As best shown in FIG. 6, an impulse bar support assembly 40 is supported on X-table 9 beneath the annular opening of wafer chuck 18. When a wafer 34 is placed across the annular opening of wafer chuck 18 and a vacuum applied, the wafer is drawn down against and secured to the wafer chuck 18. The impulse bar support assembly includes the impulse bar itself 28 and the impulse bar motor referred to as the gap motor 236 on FIG. 17, and position sensor, referred to as gap position 238 on FIG. 17. The upper edge of the impulse bar 28 is a straight sharp blade 30. The impulse bar motor 236 is movable between up and down positions. In its down position, the sharp edge 30 of the bar 28 is in its lowermost position, furthest from the wafer 34. In its "up" position, the sharp edge 30 of impulse bar 28 extends above the upper surface of the plane of the annular wafer chuck 18 opening so that, when a wafer 34 is in place, the sharp edge 30 of the impulse bar 28 forces against the bottom surface of the wafer bending the wafer upwardly and placing the upper surface of the wafer under tension along a line opposite the sharp edge 30. Thus, it will be seen that by means of rotating the theta table 18 the wafer may be rotated through an arc of ninety degrees relative to the sharp edge 30 of impulse bar 28. Moreover, because the impulse bar is mounted on the X-table, whereas the theta table (and wafer) are mounted on the Y-table, the wafer may be moved in the Y-direction relative to the impulse bar by moving the Y-table in the Y-direction.
The anvil 26 is mounted to the vertical section 6a of the frame 6. Anvil 26 extends generally along the X-axis at a vertical location above the plane of the upper surface of the wafer 34. When the X-table has been shifted to the Breaking Station B, the impulse bar 28 is located directly beneath the anvil 26, with the sharp edge 30 of the impulse bar 28 aligned with the elongate axis of the anvil. The height of the anvil can be adjusted by means of a lead screw driven stage with anvil servo motor 240 and linear displacement sensor (LVDT) 242 so that the height of the anvil 26 is adjustable to allow for different wafer thicknesses.
The scribe module 20 is mounted on the vertical portion of base unit 6. As best shown in FIG. 8, the scribe module 20 includes a voice coil portion 56 and a body portion 58. The voice coil 56 includes permanent magnets 60 surrounding electrical coils 62 disposed on a central shaft 66. Shaft 66 is designed for linear movement in response to electrical current in the coils. Actuator shaft 66 is coupled to tool support shaft 68 by means of a load cell 258. Tool support shaft 68 holds the diamond-tipped cutting tool 24. Tool support shaft 68 is supported for linear movement by opposed linear bearings 70. In operation, electrical current is sent through the coils 62 to cause movement of the scribe tool 24. The scribe module 20 is also mounted for rotational motion about an axis perpendicular to the support surface 6. Scribe module 20 rotation is controlled by scribe angle servo motor 228. Thus, scribe module 20 may be rotated to positions at nine o'clock, three o'clock and five o'clock under control of servo motor 228, as is required for the breaking, loading and scribing operations, respectively.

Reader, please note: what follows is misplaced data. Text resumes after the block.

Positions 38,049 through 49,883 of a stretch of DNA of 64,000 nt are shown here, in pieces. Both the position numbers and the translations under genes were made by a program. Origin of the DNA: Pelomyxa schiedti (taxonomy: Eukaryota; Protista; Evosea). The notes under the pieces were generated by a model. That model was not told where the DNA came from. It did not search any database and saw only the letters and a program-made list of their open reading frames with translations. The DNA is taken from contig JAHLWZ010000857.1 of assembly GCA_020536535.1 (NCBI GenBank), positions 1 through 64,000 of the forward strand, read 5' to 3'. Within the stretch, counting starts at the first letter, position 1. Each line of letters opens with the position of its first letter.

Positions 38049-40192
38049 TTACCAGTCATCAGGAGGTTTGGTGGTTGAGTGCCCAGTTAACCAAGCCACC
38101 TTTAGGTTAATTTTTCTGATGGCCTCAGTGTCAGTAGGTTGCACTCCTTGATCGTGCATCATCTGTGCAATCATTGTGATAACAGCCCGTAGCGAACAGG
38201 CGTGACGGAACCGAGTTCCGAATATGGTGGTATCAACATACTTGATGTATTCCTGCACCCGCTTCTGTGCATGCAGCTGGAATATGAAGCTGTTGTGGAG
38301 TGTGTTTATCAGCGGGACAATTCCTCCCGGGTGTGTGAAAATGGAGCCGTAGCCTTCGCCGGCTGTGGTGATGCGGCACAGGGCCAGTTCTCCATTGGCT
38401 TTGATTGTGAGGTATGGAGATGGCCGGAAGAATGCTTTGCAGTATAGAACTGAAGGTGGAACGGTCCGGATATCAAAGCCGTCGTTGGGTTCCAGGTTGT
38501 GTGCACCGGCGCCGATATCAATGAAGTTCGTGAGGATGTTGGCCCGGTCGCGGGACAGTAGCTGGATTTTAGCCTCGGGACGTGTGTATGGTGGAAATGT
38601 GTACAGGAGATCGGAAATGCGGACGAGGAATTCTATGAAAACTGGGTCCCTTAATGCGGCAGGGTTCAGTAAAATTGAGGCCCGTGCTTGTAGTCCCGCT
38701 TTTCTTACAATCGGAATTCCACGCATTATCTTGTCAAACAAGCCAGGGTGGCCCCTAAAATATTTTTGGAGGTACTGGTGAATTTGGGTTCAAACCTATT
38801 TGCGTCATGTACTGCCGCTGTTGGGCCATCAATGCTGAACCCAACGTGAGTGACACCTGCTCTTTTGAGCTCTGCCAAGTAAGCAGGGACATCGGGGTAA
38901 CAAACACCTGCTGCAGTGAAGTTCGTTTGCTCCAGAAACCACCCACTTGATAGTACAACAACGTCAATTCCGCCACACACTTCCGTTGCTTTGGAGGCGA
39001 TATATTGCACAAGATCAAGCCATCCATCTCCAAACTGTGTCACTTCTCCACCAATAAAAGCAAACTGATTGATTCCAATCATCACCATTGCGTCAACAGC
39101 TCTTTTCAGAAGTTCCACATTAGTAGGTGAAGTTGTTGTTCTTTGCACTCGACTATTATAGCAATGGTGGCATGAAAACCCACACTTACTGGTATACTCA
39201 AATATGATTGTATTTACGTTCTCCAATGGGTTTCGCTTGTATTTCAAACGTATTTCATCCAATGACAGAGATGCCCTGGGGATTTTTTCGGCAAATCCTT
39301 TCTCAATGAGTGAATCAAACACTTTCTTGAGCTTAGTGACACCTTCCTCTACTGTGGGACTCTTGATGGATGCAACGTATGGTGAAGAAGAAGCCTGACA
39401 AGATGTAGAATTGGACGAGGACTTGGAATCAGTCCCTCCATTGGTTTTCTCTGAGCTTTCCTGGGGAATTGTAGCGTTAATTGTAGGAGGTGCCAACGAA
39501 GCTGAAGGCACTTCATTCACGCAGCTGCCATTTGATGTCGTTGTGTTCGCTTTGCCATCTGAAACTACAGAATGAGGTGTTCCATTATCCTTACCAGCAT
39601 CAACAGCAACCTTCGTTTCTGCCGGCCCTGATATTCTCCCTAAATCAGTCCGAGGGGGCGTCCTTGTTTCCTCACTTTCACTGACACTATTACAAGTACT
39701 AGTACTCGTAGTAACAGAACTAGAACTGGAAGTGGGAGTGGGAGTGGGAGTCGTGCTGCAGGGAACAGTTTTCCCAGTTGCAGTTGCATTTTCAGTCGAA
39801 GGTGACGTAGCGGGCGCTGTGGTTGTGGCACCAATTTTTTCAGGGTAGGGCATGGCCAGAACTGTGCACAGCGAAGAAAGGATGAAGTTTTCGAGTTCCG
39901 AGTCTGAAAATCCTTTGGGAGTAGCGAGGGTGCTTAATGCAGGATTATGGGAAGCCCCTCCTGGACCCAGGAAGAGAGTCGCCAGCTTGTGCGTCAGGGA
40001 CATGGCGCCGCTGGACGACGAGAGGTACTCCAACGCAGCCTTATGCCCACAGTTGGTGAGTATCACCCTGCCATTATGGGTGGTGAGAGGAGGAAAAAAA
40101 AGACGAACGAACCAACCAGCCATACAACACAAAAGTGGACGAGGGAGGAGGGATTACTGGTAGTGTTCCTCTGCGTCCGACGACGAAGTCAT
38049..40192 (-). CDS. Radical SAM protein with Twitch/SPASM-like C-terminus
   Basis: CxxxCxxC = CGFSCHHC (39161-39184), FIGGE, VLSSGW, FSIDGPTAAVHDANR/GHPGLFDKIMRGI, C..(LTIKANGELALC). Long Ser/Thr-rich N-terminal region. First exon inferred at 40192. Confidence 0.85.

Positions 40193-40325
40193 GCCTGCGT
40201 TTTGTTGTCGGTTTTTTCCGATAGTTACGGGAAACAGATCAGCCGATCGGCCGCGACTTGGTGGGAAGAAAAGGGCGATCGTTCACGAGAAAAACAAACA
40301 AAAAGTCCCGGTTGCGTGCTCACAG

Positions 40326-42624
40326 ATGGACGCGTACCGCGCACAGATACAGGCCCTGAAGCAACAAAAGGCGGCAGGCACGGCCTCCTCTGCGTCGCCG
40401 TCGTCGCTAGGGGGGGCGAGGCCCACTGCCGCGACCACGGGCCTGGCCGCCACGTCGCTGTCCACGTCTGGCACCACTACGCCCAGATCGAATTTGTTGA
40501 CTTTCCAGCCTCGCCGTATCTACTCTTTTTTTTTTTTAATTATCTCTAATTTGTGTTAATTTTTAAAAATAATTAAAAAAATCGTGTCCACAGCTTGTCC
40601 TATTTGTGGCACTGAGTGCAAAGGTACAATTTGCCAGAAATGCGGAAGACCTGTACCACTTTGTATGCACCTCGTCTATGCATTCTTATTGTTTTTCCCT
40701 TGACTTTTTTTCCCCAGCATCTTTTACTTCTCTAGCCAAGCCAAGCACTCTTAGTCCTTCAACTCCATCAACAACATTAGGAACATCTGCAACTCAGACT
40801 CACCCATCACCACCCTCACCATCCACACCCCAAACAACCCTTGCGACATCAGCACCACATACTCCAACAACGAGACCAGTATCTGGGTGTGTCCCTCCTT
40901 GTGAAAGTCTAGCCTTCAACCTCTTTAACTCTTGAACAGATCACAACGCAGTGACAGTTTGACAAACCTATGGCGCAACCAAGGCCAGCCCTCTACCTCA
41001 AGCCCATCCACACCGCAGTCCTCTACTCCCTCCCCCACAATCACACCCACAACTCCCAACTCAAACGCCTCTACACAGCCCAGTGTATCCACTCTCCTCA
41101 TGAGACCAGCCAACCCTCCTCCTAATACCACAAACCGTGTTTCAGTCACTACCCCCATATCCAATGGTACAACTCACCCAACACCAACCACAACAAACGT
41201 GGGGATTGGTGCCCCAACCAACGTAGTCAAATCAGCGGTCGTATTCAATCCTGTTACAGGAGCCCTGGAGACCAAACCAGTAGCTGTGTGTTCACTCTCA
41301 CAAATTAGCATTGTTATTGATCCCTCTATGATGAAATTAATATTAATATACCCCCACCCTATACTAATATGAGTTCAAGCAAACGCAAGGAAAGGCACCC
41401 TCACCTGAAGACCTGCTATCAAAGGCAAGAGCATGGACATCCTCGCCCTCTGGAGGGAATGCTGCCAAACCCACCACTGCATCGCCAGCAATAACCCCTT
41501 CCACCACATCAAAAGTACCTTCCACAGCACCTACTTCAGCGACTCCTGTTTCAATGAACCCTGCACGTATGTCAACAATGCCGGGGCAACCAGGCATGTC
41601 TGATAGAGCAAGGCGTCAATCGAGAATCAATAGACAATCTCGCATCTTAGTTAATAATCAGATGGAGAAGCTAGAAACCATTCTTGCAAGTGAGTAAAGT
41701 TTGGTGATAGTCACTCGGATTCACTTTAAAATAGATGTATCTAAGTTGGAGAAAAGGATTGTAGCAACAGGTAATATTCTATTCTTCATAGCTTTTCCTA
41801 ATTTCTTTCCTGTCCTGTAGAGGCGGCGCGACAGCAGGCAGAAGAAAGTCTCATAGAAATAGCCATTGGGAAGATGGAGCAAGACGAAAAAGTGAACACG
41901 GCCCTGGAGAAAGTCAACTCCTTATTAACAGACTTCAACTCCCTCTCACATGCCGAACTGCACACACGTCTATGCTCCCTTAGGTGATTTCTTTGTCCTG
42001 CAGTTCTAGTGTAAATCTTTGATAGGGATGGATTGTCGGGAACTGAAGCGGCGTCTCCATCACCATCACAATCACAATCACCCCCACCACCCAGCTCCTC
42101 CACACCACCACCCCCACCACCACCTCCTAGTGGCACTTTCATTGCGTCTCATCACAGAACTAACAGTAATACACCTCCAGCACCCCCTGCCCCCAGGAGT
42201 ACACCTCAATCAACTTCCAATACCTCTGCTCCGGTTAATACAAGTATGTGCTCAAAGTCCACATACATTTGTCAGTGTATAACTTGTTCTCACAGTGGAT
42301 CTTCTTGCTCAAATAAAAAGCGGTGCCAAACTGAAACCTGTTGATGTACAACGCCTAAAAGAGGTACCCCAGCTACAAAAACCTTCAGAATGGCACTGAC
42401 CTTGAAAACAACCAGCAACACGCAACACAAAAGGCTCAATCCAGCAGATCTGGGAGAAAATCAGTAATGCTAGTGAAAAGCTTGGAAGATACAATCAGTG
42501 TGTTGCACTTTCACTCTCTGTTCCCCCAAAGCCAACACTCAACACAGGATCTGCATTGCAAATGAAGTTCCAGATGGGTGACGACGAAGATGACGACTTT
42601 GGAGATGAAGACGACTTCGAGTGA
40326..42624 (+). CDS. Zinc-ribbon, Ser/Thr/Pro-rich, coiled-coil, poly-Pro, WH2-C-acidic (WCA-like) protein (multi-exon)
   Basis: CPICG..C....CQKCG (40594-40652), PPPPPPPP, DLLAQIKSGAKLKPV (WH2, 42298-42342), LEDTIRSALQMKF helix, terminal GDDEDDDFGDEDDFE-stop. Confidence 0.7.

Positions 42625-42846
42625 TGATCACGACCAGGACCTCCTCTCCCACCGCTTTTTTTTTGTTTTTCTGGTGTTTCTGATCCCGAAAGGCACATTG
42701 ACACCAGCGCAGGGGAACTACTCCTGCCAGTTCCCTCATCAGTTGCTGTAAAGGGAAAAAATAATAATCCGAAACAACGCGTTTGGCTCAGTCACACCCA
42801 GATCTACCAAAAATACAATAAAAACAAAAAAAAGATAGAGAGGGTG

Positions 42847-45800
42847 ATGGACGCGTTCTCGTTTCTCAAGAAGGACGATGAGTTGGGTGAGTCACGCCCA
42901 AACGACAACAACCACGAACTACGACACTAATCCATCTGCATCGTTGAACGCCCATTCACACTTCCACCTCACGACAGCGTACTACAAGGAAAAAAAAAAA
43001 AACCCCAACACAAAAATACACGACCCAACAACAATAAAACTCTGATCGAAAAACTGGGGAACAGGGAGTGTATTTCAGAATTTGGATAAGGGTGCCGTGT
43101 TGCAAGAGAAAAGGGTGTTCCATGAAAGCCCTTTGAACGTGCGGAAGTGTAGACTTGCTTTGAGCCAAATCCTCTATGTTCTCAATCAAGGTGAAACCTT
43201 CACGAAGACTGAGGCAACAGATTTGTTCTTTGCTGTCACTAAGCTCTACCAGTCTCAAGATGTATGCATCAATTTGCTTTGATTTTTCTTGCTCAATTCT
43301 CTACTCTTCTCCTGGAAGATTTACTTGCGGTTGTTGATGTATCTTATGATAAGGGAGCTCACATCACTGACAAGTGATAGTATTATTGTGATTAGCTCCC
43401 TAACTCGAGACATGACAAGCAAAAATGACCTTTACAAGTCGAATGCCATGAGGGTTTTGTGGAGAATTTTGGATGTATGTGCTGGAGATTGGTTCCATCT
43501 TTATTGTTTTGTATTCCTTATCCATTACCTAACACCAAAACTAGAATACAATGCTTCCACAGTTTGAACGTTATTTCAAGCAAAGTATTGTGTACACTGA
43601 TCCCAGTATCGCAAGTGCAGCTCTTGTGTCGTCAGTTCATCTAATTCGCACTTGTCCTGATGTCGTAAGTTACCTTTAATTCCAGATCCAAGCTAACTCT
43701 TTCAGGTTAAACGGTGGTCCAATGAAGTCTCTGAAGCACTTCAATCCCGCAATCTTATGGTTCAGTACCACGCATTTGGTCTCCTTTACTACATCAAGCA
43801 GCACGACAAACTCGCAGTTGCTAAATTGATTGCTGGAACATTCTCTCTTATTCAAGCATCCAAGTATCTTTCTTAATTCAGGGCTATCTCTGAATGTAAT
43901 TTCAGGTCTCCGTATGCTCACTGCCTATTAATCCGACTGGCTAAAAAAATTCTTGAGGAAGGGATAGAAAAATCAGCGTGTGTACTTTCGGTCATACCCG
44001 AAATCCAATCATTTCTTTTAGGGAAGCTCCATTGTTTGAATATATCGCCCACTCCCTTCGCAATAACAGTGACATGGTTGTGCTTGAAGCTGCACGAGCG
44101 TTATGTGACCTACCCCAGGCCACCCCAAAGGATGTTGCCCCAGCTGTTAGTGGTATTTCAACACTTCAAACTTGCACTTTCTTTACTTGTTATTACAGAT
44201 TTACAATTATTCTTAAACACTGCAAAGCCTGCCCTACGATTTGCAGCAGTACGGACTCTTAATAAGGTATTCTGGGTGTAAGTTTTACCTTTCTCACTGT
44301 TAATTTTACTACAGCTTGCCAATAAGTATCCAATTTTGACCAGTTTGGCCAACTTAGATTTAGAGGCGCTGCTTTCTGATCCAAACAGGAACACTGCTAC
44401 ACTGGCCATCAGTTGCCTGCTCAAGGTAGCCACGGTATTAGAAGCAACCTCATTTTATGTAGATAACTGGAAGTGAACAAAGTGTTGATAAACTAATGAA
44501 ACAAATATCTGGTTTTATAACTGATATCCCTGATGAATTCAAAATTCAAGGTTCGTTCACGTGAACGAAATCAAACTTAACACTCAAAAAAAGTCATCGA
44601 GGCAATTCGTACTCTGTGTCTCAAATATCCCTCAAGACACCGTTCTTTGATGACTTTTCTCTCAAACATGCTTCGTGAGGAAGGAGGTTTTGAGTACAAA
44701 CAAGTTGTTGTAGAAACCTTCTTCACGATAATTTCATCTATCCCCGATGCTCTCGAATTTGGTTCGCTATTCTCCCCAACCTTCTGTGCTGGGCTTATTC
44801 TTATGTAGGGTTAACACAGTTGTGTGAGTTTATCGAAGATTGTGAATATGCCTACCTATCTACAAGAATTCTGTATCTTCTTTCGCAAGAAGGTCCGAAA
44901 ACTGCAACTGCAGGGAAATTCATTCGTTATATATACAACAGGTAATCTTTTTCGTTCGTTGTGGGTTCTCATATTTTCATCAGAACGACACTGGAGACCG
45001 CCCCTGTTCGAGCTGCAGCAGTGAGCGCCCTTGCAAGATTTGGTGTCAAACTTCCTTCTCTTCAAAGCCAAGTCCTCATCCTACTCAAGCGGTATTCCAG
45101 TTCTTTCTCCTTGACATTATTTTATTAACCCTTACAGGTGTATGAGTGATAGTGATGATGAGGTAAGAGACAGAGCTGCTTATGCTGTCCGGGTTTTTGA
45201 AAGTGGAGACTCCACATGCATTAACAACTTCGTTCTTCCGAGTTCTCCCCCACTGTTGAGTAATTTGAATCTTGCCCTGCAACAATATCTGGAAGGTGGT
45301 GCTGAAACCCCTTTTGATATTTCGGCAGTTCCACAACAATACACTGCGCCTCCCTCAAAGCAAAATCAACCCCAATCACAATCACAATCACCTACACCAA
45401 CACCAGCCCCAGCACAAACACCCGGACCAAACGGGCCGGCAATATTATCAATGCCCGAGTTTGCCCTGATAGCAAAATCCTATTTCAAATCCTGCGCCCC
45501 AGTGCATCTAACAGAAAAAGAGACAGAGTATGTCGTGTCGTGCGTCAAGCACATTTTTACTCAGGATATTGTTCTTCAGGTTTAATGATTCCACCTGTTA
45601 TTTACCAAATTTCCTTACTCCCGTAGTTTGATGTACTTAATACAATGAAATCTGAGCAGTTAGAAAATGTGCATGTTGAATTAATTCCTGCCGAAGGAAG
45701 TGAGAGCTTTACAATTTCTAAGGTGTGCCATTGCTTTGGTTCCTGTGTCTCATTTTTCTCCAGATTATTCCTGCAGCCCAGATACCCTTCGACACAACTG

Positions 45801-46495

In operation, a sheet of flexible, expandable adhesive membrane 32 sometimes referred to as "nitto tape" is mounted on a hoop or steel frame. A semiconductor wafer 34 is mounted on the top surface of the tape 32. The taped wafer is then placed manually by the operator on the vacuum chuck 18, covering the central chuck opening 36.
Prior to processing wafers, the operator actuates the system's computer controls to store in memory, parameters for each wafer. Parameters for up to 16 or more wafers may be stored.
The system's operating parameters include the dwell time, i.e. the length of time that the impulse bar is in contact with the wafer; anvil height, i.e. the height of the anvil above a reference point equal to the upper plane of the vacuum chuck; wafer size, i.e. the diameter of the wafer; force to be applied to the wafer during scribing, i.e. the force to be applied to the wafer by the tip of the diamond-tipped cutting scribe 24 during scribing; the gap between the wafer impulse bar and anvil, i.e. the distance between the upper edge 20 of the impulse bar 28 and the lower edge of the anvil 26; wafer thickness, i.e. the distance between the top and bottom surface of the wafer; scribe extension, i.e. the distance which the voice coil actuator 56 has extended the tip of the cutting tool past a reference point equal to the top surface of the wafer 34 when mounted onto chuck 18; impulse bar height, i.e. the vertical height of the sharp edge 30 of the impulse bar 28 above the top surface of the vacuum chuck during scribing, also a measure of wafer tension; scribe angle, i.e. the angle which the longitudinal axis of the shank of the diamond-tipped cutting tool 24 makes upon intersection with the upper surface of the wafer 34 positioned on the vacuum chuck 18; scribe speed, i.e. the X-direction speed of the tip of the cutting tool 24 relative to the wafer surface during scribing; and edge approach speed, i.e. the speed with which the scribe 24 approaches the edge of the wafer 34 during the position loop, before the scribe loop.